Since 1958 Fiat had been selling a two seater sports car, the Spider, and since 1973 another sports car called the X1/9. Although the basic chassis and engines were created by Fiat the bodies were built and fitted by Pinninfarina and Bertoni. Sales had declined steadily though and by 1982 they decided to give up on the American market.
An employee of theirs, called Tony Ciminera, left to join a car magazine called Road and Track and he happened to meet Malcolm Bricklin at a car magazine convention lunch later that year. Bricklin told him that he was disappointed to see those cars disappearing from the market; Ciminera pointed out that he knew the heads of both Pinninfarina and Bertoni and that they both would have liked to see sales continue in the USA. Ever impulsive, Bricklin insisted that Ciminera set up a meeting with the management of the two companies and by the end of the year the two of them had formed another company, International Automobile Importers, to market the two cars.
Initially the heads of Pinninfarina and Bertoni were sceptical, after they had looked at Bricklin's track record. However, ever the salesman, he pointed out to them that Subaru of America, which he himself had set up originally, was currently importing more than 12,000 cars every month. He failed to mention the fact that he had brought the company to the edge of bankrupcy and that the success of it was more down to the efforts of the new owners and not himself. However contract was signed and their new company became official importers of two cars which Fiat and already decided had no further future in America. Perhaps he and Ciminera should have asked themselves why.
The new company needed capital. Bricklin contacted an old friend of his, a wealthy and influential accountant called Ira Edelson, who contacted a number of potential investors. He was so trusted that a number of them were prepared to put money into the venture, despite Bricklin's history of failed businesses and unpaid bills, but only if he (Ira) was in charge of finance. He agreed and became the company's chief finance officer. There were quite a number of ex-Fiat employees who were still looking for well-paid employment and so a team of experienced people who were familiar with the cars was put together quickly. Unfortunately they collectively felt that they knew better than the Fiat management, and they believed that with a few improvements the cars could become big sellers; and so Ciminera went to Turin to get improvements and alterations made.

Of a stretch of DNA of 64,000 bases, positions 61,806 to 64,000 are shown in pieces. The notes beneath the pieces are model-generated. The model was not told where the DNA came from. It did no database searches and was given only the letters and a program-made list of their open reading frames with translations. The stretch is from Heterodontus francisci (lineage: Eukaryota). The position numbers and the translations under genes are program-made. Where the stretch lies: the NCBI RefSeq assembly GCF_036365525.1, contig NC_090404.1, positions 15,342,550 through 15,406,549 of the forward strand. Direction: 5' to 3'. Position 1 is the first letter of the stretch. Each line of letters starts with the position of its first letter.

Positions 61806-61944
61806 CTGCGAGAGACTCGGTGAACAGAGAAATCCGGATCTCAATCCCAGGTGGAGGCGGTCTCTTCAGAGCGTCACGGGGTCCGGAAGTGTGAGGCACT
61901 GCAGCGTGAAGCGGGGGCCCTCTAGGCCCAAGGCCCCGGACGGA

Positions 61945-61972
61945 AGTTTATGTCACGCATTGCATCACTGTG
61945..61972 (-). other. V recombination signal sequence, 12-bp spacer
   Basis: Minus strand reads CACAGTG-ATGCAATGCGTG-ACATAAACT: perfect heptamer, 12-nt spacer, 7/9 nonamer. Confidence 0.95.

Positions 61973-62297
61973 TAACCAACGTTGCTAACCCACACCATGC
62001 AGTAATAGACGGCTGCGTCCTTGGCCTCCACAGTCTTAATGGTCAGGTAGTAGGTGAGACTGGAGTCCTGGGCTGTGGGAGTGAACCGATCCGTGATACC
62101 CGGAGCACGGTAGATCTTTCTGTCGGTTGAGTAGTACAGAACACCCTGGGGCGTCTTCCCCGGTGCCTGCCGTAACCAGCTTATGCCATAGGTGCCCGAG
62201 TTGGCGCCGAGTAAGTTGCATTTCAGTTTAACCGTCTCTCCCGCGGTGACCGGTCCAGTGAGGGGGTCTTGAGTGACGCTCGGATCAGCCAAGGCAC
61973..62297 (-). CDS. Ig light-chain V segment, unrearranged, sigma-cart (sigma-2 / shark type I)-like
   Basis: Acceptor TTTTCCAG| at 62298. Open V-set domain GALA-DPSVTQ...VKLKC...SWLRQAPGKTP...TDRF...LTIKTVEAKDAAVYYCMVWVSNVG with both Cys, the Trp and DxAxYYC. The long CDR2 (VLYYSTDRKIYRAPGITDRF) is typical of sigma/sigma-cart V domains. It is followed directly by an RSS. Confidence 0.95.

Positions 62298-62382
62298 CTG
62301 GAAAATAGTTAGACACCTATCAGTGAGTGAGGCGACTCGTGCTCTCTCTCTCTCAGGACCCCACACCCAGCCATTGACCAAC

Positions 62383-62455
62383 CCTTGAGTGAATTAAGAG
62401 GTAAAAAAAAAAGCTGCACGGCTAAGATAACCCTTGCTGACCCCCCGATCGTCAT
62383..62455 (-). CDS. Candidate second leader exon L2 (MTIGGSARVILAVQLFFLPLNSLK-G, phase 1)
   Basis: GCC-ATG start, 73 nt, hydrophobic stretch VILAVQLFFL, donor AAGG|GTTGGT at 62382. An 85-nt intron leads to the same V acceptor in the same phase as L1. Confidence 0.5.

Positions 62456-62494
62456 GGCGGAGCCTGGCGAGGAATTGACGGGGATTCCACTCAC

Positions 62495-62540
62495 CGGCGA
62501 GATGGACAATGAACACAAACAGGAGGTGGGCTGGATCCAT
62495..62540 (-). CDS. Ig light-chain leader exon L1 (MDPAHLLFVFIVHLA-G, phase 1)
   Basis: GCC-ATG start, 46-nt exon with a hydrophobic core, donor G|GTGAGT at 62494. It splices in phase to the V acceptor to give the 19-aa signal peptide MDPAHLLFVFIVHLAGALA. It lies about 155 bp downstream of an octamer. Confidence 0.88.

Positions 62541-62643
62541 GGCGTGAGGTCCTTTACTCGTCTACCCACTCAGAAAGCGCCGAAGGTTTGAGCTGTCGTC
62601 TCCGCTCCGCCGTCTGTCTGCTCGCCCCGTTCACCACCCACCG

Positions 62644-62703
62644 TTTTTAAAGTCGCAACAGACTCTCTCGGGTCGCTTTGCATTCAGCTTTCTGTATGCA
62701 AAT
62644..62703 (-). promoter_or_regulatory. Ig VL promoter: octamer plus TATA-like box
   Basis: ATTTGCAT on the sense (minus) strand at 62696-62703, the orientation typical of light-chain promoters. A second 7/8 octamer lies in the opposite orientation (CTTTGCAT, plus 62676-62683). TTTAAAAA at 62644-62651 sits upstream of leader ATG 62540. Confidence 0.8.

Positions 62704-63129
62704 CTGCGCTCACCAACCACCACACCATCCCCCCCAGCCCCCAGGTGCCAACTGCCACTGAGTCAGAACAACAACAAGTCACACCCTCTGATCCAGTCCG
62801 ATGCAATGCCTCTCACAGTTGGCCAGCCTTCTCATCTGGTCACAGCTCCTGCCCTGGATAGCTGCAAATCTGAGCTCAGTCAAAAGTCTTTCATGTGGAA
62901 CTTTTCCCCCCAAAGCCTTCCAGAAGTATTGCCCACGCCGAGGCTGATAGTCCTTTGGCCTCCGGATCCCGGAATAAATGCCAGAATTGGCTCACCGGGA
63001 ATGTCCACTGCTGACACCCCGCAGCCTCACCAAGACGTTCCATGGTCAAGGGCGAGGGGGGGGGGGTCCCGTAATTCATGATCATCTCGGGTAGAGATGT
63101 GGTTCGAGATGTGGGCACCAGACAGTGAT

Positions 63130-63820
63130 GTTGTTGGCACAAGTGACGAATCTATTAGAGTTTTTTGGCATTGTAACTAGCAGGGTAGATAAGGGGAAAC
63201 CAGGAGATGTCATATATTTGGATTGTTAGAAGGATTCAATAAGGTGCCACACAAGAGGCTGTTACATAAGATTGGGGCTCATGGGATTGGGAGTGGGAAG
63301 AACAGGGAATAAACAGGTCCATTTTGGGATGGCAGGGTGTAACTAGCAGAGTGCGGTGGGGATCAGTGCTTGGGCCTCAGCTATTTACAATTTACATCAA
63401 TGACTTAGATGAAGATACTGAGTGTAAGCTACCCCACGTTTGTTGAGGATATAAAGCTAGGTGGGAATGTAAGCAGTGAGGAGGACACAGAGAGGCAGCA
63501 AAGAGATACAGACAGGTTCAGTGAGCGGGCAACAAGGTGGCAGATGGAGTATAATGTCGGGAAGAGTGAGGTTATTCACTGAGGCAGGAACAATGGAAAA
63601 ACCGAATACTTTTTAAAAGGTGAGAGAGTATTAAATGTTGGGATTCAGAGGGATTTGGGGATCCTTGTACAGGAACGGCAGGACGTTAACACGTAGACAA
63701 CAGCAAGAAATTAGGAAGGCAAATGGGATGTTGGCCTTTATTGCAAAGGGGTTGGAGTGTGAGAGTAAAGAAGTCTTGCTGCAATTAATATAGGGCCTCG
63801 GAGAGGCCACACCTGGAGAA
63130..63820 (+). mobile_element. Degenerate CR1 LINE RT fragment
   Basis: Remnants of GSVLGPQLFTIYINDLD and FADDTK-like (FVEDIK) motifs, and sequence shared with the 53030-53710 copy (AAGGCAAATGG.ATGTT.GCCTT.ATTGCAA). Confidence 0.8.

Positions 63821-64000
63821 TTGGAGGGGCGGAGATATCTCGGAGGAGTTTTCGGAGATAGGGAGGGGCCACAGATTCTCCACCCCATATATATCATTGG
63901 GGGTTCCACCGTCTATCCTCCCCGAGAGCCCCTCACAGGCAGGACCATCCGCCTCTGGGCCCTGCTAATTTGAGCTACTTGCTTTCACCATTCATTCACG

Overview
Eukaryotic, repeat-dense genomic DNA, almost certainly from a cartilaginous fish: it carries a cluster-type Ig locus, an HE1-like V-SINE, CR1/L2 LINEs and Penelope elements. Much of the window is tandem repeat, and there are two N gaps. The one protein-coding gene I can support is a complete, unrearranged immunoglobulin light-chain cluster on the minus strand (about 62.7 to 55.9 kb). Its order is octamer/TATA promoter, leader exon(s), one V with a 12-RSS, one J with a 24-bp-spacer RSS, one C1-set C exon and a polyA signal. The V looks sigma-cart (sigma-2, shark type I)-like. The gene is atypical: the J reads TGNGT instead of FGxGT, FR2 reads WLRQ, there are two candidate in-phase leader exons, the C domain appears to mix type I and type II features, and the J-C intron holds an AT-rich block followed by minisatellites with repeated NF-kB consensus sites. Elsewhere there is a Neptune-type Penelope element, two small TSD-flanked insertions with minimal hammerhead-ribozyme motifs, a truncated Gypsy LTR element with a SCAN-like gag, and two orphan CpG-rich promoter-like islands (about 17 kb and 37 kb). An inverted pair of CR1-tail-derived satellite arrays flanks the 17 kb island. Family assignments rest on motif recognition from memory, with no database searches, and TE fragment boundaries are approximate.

Both cars were good lookers with excellent handling but the interiors were poor to say the least. Ciminera had them kitted out with Aircon, leather seats, electric windows, updated sound systems, and most of all improved rust proofing. This was absolutely vital since both cars had a dreadful reputation for rusting away and it was decided to give a seven-year warranty against perforation and a three-year warranty on the paint finish.
At the end of the day these were two very presentable cars. The problem was that they were also very expensive cars, and most American car buyers recognised that they were merely dressed up models of the original Fiats. The Spider (now renamed the Azzura) was priced at a shade under $17,000 and the X1/9 was just under $14,000. They were completely overpriced and they had to compete with cheaper, more modern and higher specification alternatives. They simply didn't sell.
Malcolm Bricklin had done his usual job of selling distributorships by promising high levels of sales. These sales didn't materialise and the distributors were not happy. They demanded a more realistic price; however both Bertoni and Pinninfarina turned that idea down flat. Technically International Automobile Importers had made profits that year but that money came from selling distributorships and not selling cars; money was haemorrhaging out of the company and yet again, by the end of 1993, Bricklin was facing bankruptcy. He had to find a new car to sell, and quickly, otherwise he and his company were finished.
Bricklin turned in desperation to another company that had severe problems; British Leyland. He reckoned that he could sell many of their models in America; but then perhaps he hadn't looked too carefully at their build quality, and industrial relations, which were ultimately the main reasons for that company's eventual demise. In April 1984 he and several of his company's senior staff went to London to meet senior management at British Leyland; but mindful of Bricklin's past they refuse to do any business with him whatsoever, which was probably just as well for both companies.
The story goes that when leaving the BL headquarters they spotted a Yugo 45; they did some research on it and Bricklin went into his usual overdrive to arrange a meeting with the makers of the car, a Yugoslav company called Zastava. The Yugo saga was about to begin.
Copyright © Ian Palmer 2021 All Rights reservedMeet The Yugo | Enter Michael Bricklin | The Bricklin SV1 Fiasco | Bricklin Faces Bankrupcy Again | The First Yugo In America | How Bricklin Promised Zastava The Moon | Lipstick Is Put On The Yugo Pig | America Decides The Yugo Is Awful | The Proton Saga | The End Of The Yugo